Featured Research

from universities, journals, and other organizations

Mathematical Model Could Remedy Costly Steel-Making Problem

Date:
April 13, 2000
Source:
University Of Illinois At Urbana-Champaign
Summary:
In the modern making of steel, molten metal flows from a bathtub-shaped vessel -- called a tundish -- into a water-cooled, bottomless mold in a continuous casting operation. Clogging of the tundish nozzle can lead to hidden defects in the steel or costly halts in production. Researchers at the University of Illinois have developed a mathematical model that successfully predicts when clogs are about to occur, allowing time for remedial action.

CHAMPAIGN, Ill. -- In the modern making of steel, molten metal flows from a bathtub-shaped vessel -- called a tundish -- into a water-cooled, bottomless mold in a continuous casting operation. Clogging of the tundish nozzle can lead to hidden defects in the steel or costly halts in production. Researchers at the University of Illinois have developed a mathematical model that successfully predicts when clogs are about to occur, allowing time for remedial action.

"Nozzle clogging has been an industrywide problem that seemed impossible to solve," said Brian Thomas, a professor of mechanical and industrial engineering and director of the Continuous Casting Consortium at the UI. "In the past, steel manufacturers simply had to wait for a clog to occur, and then suffer the consequences. By identifying potential clogging conditions in advance, manufacturers can improve both product quality and plant productivity."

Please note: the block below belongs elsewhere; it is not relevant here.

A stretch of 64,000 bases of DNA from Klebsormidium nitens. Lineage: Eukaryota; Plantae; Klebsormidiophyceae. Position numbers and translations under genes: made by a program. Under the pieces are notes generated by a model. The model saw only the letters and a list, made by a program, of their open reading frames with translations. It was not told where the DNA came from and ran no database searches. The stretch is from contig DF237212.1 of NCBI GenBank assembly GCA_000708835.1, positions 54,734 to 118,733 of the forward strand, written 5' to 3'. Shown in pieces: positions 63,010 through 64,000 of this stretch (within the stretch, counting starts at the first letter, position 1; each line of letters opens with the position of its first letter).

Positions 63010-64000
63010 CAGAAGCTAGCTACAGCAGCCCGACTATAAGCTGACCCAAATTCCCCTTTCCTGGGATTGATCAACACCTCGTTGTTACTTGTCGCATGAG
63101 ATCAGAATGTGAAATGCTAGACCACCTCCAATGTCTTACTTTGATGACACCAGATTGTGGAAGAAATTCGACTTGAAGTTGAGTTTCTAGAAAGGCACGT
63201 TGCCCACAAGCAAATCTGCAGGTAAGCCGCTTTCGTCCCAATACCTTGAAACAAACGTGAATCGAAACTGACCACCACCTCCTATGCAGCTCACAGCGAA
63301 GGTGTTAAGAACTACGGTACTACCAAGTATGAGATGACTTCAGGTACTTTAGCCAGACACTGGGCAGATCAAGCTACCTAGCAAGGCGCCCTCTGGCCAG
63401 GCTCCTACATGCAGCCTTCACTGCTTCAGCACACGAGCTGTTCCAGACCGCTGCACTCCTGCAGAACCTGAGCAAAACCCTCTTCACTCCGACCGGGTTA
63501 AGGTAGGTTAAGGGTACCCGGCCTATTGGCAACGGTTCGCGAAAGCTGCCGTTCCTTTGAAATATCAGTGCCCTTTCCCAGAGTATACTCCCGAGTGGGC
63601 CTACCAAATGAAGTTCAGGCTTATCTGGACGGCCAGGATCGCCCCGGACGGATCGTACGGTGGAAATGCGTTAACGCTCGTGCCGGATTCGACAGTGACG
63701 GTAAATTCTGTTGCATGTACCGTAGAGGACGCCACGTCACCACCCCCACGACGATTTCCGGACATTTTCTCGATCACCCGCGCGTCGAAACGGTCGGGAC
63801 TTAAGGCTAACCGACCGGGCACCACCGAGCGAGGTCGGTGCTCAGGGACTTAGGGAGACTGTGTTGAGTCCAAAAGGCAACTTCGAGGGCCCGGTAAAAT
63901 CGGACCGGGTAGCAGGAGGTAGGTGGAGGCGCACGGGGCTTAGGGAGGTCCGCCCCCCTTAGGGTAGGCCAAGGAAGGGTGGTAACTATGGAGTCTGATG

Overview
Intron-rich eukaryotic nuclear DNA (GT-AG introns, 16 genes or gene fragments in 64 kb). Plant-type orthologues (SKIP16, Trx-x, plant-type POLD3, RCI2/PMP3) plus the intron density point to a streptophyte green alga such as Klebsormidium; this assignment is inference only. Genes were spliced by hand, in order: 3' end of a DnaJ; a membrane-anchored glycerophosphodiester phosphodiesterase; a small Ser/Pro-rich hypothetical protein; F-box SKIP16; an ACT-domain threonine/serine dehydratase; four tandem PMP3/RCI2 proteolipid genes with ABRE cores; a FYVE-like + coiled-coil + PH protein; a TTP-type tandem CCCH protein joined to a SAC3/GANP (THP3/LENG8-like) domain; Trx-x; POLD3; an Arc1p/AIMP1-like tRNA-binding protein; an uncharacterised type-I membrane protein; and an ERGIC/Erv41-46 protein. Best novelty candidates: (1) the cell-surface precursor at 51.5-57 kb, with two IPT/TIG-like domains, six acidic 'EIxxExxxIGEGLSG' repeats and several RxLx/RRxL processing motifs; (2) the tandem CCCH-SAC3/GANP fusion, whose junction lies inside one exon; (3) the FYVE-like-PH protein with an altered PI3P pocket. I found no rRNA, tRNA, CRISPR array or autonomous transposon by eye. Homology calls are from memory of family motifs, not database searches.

One way manufacturers try to minimize clogging is by injecting inert argon gas through the nozzle wall. The gas reduces contact between metal and atmosphere, which otherwise could create small oxide inclusions in the steel. These bits of oxide, along with other foreign particles, can collect on the nozzle, eventually restricting the flow and causing the steel to freeze into a solid plug.

To maintain constant production, manufacturers use a slide gate to control the flow of molten steel. But moving the slide gate can reduce pressure in the nozzle and suck in air, further aggravating the problem of oxide formation. A necessary step in the model's creation was determining the pressure drop in the system as a function of both slide-gate position and argon-injection rate.